The surge in attacks has fuelled growing unease among western officials, with some predicting that Islamic State – often considered a regional threat – could gain the capability to strike international targets in a matter of six to 12 months.

Taliban fighters stand guard at a hospital in Jalalabad. Photograph: Victor J Blue/The New York Times
Taliban fighters stand guard at a hospital in Jalalabad. Photograph: Victor J Blue/The New York Times

Colin Kahl, US undersecretary of defence for policy, told lawmakers last week that the Taliban’s ability to pursue the group “is to be determined”. Kahl’s sentiments underline the core concern of western intelligence communities: There is little way to measure the Taliban’s effectiveness against Isis-K.

There is no longer reliable access to intelligence, as limited drone flights provide piecemeal information given the distance they have to fly just to get to Afghanistan, according to US officials, and the established network of informants has collapsed.

The Taliban, who have refused to cooperate with the United States in countering the Islamic State, instead are fighting the war on their own terms, with tactics and strategies that look far more localised than a government campaign against a terrorist organisation.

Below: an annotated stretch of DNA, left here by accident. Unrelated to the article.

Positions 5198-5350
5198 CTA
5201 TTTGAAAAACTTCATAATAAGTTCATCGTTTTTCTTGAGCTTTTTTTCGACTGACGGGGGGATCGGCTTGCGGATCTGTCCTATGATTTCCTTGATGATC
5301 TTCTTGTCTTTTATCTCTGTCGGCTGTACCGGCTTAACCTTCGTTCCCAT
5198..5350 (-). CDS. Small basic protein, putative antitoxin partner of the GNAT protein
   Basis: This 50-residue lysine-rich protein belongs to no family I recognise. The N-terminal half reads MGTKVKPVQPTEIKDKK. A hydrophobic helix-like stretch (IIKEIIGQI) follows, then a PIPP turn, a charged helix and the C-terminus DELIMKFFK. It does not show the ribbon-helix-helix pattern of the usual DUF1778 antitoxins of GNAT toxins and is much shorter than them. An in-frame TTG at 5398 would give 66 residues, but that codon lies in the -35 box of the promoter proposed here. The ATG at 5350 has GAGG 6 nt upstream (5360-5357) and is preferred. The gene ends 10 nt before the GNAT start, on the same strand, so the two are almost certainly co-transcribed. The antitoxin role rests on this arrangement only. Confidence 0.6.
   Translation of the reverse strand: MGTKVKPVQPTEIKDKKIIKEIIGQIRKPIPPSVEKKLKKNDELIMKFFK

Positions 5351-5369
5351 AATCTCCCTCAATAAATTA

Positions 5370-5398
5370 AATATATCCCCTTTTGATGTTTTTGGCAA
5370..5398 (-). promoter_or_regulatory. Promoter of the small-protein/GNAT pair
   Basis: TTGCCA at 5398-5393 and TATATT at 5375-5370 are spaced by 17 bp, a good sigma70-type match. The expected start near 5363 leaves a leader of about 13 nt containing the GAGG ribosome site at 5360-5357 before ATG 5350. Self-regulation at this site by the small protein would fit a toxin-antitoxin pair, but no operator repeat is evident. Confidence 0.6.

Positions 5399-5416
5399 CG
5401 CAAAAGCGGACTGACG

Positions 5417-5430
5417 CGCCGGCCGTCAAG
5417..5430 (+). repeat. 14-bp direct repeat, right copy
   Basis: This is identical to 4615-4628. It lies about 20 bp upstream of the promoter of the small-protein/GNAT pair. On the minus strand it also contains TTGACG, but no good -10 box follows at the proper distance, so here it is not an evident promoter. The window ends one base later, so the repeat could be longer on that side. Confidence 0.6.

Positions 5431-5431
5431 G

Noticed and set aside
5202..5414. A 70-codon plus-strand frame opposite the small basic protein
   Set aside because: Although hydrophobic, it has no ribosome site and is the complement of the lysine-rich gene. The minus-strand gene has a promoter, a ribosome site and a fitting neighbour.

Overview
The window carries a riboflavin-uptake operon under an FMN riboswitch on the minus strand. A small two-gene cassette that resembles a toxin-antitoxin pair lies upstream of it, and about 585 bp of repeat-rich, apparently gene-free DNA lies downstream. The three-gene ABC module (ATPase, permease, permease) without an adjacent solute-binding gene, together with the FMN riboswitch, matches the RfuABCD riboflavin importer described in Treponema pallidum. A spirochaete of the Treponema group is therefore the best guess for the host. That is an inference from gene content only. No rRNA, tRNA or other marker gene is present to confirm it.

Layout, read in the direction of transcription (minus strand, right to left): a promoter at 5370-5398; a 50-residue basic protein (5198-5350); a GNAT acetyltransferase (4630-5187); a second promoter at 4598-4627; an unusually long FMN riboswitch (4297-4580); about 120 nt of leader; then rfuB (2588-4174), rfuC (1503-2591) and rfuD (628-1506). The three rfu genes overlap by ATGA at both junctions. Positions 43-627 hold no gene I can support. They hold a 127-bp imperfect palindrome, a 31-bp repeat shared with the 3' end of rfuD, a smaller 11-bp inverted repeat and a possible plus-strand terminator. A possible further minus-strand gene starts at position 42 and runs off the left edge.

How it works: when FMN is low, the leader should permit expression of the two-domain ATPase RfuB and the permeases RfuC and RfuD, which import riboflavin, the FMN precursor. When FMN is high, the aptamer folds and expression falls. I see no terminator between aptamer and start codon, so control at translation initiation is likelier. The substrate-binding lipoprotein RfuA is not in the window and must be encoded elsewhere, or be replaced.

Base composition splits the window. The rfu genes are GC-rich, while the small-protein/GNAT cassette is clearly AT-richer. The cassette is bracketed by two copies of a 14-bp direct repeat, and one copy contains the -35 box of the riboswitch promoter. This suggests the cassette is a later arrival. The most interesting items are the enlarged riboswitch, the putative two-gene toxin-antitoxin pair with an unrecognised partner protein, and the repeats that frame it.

“The Taliban became accustomed to fighting as insurgents, relying on a range of asymmetric attacks to target Afghan and US forces,” said Colin P Clarke, a counterterrorism analyst at the Soufan Group, a security consulting firm based in New York. “But it seems clear that the Taliban has not given much thought at all to how the equation changes as a counterinsurgent, which is effectively the role they are playing now against the Islamic State.”

Taliban fighters look over the Mohmand Valley from an abandoned US special forces base in the Achin District of Afghanistan’s Nangarhar province. Photograph: Victor J Blue/The New York Times
Taliban fighters look over the Mohmand Valley from an abandoned US special forces base in the Achin District of Afghanistan’s Nangarhar province. Photograph: Victor J Blue/The New York Times

Bargaining chip

But where the Taliban have changed their strategy to fight against Islamic State – once working together with the Americans and the former government to contain the terrorist group in the east – is on the diplomatic stage. As the Taliban seek international recognition, the group has used the resurgence of the terrorist group as a bargaining chip for more financial aid, according to Qatari officials, reminding other countries that a powerful Islamic State poses a threat to them as well.